The only way to settle these claims is to have a test machine available which is still running the previous version of M2M. I typically keep this machine available for a few months after a migration for this purpose.

I’m sure many of you have been involved in M2M migrations, how did you do it?

Inquiring Minds Want to Know About your use of FastForms

I’m trying to determine which M2M topics you folks want to read about. We can all use VBA, but since FastForms is an optional module less people may be interested in reading about it.

Please specify your level of interest in M2M FastForms.

View Results

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Some Quick Topics

Here are some things I thought were interesting this week:

A Few Good DBA’s This is a humorous take on Jack Nicholson’s rant in “A Few Good Men.” I’ll include an excerpt below as the site requires free registration to view the article and I know many of you won’t bother.

Manager: I want the truth!

DBA: You can’t handle the truth! Son, we live in a world that has SQL Servers. And those SQL Servers have to be guarded by SQL DBA’s. Who’s gonna do it? You? You? I have a greater responsibility than you can possibly fathom.

You have that luxury. You have the luxury of not knowing what I know:

And my existence, while grotesque and incomprehensible to you, it protects SQL Servers…You don’t want the truth. Because deep down, in places you don’t talk about at parties, you want me protecting that SQL Server. You need me on that SQL Server.

We use words like honor, T-Sql code and loyalty…we use these words as the backbone to a life spent defending something. You use ’em as a punchline. I have neither the time nor the inclination to explain myself to a man who rises and sleeps under the blanket of the very protection I provide, then questions the manner in which I provide it!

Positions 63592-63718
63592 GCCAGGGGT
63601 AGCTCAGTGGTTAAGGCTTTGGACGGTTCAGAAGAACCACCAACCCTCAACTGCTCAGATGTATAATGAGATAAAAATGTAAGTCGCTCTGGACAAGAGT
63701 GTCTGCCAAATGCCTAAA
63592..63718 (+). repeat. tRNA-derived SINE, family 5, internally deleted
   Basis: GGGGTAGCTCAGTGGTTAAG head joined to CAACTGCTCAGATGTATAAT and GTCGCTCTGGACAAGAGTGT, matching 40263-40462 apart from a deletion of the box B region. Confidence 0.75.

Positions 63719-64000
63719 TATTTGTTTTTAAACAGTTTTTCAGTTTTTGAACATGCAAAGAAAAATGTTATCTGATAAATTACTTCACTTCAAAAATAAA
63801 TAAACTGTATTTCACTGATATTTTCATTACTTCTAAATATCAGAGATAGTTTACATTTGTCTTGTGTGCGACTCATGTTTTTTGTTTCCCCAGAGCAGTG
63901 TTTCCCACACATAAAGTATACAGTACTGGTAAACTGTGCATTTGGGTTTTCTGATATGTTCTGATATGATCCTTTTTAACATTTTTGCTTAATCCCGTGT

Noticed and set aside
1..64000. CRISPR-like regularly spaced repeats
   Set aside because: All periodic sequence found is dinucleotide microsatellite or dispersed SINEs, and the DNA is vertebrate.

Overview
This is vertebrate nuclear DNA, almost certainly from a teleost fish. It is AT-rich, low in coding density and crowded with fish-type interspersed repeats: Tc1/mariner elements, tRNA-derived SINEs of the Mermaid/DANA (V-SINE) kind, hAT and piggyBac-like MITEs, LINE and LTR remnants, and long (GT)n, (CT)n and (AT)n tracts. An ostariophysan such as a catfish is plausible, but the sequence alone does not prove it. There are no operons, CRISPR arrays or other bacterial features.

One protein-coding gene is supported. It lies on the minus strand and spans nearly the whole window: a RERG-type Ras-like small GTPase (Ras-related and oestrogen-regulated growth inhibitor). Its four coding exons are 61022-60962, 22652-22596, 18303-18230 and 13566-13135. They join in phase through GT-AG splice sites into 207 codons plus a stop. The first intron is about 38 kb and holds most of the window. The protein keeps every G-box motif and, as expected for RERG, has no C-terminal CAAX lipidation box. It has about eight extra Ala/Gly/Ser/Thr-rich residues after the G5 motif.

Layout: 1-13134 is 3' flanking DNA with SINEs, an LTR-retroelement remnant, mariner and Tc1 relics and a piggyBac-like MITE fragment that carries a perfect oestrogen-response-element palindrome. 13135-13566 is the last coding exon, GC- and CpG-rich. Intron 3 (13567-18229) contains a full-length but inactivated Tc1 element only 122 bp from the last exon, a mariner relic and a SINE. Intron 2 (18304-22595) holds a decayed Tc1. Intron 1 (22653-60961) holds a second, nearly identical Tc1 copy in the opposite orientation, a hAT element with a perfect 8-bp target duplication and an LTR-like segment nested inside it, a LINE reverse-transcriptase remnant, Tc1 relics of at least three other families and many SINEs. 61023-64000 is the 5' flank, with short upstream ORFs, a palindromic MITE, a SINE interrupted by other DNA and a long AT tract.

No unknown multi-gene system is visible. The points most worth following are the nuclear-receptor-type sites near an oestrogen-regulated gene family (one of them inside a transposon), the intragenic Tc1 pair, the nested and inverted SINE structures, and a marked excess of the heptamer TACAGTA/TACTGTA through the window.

I’d rather you just said thank you and went on your way.

Otherwise, I suggest you pick up an understanding of SQL Server and start writing some code. Either way, I don’t give a damn what you think you’re entitled to!

Second, I came across this Microsoft Site with free SQL videos. They about using SQL Server Express 2005, but that hardly makes a difference. There’s a ton of good, basic SQL information to be had.

Finally, I received a call from a user last week stating that they could not run the Invoiced Sales Report that I mentioned in my last post. The user received the following error:

Date Outside Error

This of course relates to my previous post about the improper use of error messages. For the most part, users don’t read them, and they serve to do nothing more than impede productivity. This one is no different.

I told the user that he should simply hit OK, and run the report again. The second time, the report ran without incident. Now I can understand why the error is triggered, which is most likely to conserve resources and prevent the user from starting an extremely long, unstoppable, and useless report if the wrong dates are accidentally keyed in. However, shouldn’t the error say something like “Are you Sure?” and then run the report if the user answers yes?

By Your Command... Scheduler

I got an email from someone regarding this post regarding my preference for Crystal Reports. The question is, “What is Command Scheduler and what is wrong with it?”

First, in this blog I try to emphasize the importance of two way communication. If you don’t understand something, or you think I’m crazy, please post a comment and tell me so. Nobody knows everything about M2M, SQL, or anything else for that matter, so put on the white belt and ask.


Every time I read about Command Scheduler, I think of Battlestar Galactica

What is Command Scheduler?